was soon routed. He made no further stand, but fled in every direction. As soon as the obstructions could be removed which had been placed in the road I ordered Captain Preston to charge, which he did, capturing several fugitives beyond the town. I regret to have to state that in the brief engagement Lieutenant-Colonel [A. F.] Cook, of the Eighth Virginia Cavalry, was seriously, though not mortally, wounded, the ball passing through the inside of the thigh, but not touching the bone. We lost none killed and only 3 others wounded. The enemy's loss was 12 or 15 killed and wounded and about 20 prisoners, including Captain Marsh, the commanding officer. I could not ascertain precisely his whole force engaged, but it was stated by Captain Marsh to have been 200. The citizens of the place, however, estimated at a much higher figure.
On taking possession of the town I found an immense supply of commissary and other stores, besides 5,000 stand of arms, and vast supplies of ordnance stores, clothing, &c. Many of my command were poorly armed, and all were at once supplied with Enfield and Harper's Ferry rifles, except a single company, which I permitted to keep its shot-guns for the purpose of heading a charge. We then commenced the work of destruction, at which the whole command labored assiduously until midnight, when, having destroyed everything of value, we took up our line of march for Weston, the county seat of Lewis County. I forgot to say that before leaving we disabled a beautiful brass 6-pounder, which we had captured and could not conveniently take with us.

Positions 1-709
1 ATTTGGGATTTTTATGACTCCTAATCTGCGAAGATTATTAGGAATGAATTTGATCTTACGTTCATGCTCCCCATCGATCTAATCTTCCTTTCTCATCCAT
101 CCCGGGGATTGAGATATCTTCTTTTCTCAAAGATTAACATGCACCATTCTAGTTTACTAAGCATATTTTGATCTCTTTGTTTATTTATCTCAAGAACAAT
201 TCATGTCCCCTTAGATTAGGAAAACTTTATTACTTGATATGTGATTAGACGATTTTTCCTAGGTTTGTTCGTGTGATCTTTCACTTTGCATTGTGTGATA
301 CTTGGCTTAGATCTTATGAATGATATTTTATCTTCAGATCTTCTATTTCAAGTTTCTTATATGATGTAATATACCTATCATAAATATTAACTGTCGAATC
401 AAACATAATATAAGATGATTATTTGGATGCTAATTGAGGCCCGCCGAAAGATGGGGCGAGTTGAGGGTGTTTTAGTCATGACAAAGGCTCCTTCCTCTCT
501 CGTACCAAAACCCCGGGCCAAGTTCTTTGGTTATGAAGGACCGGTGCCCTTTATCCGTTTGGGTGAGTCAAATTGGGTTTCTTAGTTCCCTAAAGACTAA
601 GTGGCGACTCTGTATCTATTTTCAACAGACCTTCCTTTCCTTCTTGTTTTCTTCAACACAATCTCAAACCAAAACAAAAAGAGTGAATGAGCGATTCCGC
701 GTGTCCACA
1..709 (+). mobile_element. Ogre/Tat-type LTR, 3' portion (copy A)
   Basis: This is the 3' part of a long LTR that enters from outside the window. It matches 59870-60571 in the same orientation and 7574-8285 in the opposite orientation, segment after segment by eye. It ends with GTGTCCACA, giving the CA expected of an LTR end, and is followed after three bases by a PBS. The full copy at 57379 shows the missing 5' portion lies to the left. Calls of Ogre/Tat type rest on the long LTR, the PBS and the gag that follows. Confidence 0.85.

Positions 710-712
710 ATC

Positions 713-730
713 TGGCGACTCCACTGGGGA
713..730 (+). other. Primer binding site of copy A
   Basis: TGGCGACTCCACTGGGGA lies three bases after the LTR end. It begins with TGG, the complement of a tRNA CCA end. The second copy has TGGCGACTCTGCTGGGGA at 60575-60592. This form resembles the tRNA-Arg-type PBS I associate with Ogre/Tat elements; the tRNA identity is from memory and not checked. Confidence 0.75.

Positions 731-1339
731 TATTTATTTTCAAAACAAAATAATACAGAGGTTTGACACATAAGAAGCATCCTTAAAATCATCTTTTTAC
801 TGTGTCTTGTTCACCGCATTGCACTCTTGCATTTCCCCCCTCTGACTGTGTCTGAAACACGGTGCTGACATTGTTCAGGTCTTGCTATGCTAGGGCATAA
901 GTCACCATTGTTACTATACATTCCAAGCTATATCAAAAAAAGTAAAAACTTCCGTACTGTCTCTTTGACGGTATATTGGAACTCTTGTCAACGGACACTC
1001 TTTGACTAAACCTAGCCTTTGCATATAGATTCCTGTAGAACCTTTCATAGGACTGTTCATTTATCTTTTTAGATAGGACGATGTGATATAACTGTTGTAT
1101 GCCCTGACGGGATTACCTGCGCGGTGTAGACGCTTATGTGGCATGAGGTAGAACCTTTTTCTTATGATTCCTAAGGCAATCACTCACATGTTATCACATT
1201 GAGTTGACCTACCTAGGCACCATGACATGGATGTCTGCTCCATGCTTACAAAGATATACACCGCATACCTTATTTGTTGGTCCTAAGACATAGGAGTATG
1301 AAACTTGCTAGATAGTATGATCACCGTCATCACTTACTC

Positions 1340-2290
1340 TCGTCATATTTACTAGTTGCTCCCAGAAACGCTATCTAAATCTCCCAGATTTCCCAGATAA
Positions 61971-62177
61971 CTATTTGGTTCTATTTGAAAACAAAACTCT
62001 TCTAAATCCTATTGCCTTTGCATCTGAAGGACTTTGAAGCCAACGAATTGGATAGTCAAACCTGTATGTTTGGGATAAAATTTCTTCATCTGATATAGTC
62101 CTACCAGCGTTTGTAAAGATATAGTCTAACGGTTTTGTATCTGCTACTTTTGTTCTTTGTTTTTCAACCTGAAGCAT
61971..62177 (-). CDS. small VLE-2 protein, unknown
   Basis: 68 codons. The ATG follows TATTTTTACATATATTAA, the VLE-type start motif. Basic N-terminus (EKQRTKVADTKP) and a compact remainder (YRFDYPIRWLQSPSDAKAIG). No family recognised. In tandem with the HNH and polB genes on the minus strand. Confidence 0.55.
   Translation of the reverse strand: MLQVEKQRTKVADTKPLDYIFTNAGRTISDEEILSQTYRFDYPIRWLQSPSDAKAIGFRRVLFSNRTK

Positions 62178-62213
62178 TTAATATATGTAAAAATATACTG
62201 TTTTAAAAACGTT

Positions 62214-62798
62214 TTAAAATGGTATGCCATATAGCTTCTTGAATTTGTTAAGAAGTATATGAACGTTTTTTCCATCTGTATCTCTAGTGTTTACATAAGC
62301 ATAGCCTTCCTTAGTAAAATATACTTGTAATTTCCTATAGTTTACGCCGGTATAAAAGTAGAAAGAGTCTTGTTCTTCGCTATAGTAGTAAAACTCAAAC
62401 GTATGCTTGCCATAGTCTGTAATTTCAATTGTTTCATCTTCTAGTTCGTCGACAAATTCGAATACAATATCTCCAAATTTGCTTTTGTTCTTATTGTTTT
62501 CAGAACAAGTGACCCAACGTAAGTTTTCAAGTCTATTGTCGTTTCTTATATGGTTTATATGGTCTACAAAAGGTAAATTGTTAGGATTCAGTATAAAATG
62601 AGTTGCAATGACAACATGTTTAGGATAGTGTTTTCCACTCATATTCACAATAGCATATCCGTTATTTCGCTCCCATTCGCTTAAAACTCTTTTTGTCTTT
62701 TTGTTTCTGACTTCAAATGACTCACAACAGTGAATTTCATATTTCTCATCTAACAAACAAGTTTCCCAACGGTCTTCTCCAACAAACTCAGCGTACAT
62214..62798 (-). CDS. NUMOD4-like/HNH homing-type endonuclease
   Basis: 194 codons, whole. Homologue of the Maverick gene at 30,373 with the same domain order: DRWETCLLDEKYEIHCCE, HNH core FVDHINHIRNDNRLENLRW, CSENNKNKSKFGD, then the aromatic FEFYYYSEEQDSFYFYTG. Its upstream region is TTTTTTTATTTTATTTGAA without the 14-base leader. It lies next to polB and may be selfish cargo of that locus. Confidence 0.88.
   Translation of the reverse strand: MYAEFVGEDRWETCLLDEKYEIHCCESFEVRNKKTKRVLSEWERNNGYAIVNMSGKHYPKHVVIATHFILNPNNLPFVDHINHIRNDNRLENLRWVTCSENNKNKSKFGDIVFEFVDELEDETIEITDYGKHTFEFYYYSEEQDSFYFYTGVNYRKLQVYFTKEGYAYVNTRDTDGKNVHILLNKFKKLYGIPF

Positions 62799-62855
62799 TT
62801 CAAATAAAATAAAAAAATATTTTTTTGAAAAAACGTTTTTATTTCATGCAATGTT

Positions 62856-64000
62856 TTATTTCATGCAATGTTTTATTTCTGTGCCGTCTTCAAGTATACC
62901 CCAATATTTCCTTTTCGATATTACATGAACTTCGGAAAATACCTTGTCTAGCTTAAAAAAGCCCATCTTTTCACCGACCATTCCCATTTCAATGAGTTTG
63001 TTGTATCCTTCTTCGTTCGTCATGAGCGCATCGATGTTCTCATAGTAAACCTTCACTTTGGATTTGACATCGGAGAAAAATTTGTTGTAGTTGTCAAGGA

We reached Weston at daylight the next morning [August 31] and surrounded the place, but a dense fog suddenly arising, the enemy, of whom there were six companies, mostly escaped. We captured about a dozen prisoners, and remained there during the rest of the day resting the men and horses.
In the evening, after destroying all United States property, telegraph office, &c., we took up our line of march for Glenville, in Gilmer County. We encamped about midnight, and resuming our march early next morning, approached within sight of Glenville about 11 o'clock next day. Here the enemy, consisting of two companies, fled after a single fire. Resting for the remainder of the day at Glenville, we started at sunset for Spencer, the county seat of Roane. After encamping and resting for a few hours after midnight we again resumed our march, and about 4 p. m. [September 2] reached Spencer, surprising and capturing Colonel Rathbone and his entire command, consisting of five companies of infantry [Eleventh West Virginia]. Here, also, we got some fine arms, which we were compelled to destroy.
We remained at this point until the next morning, when, having paroled all of our prisoners, as we had previously done, we moved on to Ripley, in Jackson County, a point only 12 miles from the Ohio River. We reached Ripley that evening, but found no enemy save a solitary paymaster, whom we relieved of United States funds to the amount of $5,525.
Next morning we moved to Ravenswood, on the Ohio River. The enemy, comprising near 200, fled across the Ohio on our approach. We rested most of the day at Ravenswood, and about an hour before sunset I crossed the Ohio with the larger portion into the State of Ohio, losing one man by being drowned. The ford was deep and the State of Ohio, losing one man by being drowned. The ford was deep and the bar upon which we were completed to cross narrow, and a number of the horses got into swimming water, but no other loss occurred except the one referred to. Mr. Burdett, of Ravenswood, and formerly a steamboat